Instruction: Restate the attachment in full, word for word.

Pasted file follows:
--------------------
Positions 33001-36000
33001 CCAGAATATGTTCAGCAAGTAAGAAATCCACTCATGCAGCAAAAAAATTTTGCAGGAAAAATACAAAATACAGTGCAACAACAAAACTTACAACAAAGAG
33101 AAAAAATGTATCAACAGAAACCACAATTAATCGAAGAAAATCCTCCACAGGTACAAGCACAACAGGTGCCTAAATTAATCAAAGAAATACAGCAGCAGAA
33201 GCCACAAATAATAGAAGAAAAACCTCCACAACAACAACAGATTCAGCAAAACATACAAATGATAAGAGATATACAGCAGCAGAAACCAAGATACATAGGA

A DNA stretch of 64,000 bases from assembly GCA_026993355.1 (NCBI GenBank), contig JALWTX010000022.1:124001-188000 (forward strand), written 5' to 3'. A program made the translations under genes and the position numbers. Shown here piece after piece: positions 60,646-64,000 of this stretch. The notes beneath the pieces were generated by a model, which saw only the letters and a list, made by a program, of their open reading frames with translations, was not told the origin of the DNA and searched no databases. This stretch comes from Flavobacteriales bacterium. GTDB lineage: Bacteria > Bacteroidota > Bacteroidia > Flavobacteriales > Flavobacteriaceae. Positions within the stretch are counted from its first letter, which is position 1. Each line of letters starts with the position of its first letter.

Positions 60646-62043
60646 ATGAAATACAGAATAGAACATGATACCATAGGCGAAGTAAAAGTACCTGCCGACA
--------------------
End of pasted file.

Positions 33001-36000
33001 CCAGAATATGTTCAGCAAGTAAGAAATCCACTCATGCAGCAAAAAAATTTTGCAGGAAAAATACAAAATACAGTGCAACAACAAAACTTACAACAAAGAG
33101 AAAAAATGTATCAACAGAAACCACAATTAATCGAAGAAAATCCTCCACAGGTACAAGCACAACAGGTGCCTAAATTAATCAAAGAAATACAGCAGCAGAA
33201 GCCACAAATAATAGAAGAAAAACCTCCACAACAACAACAGATTCAGCAAAACATACAAATGATAAGAGATATACAGCAGCAGAAACCAAGATACATAGGA

A DNA stretch of 64,000 bases from assembly GCA_026993355.1 (NCBI GenBank), contig JALWTX010000022.1:124001-188000 (forward strand), written 5' to 3'. A program made the translations under genes and the position numbers. Shown here piece after piece: positions 60,646-64,000 of this stretch. The notes beneath the pieces were generated by a model, which saw only the letters and a list, made by a program, of their open reading frames with translations, was not told the origin of the DNA and searched no databases. This stretch comes from Flavobacteriales bacterium. GTDB lineage: Bacteria > Bacteroidota > Bacteroidia > Flavobacteriales > Flavobacteriaceae. Positions within the stretch are counted from its first letter, which is position 1. Each line of letters starts with the position of its first letter.

Positions 60646-62043
60646 ATGAAATACAGAATAGAACATGATACCATAGGCGAAGTAAAAGTACCTGCCGACA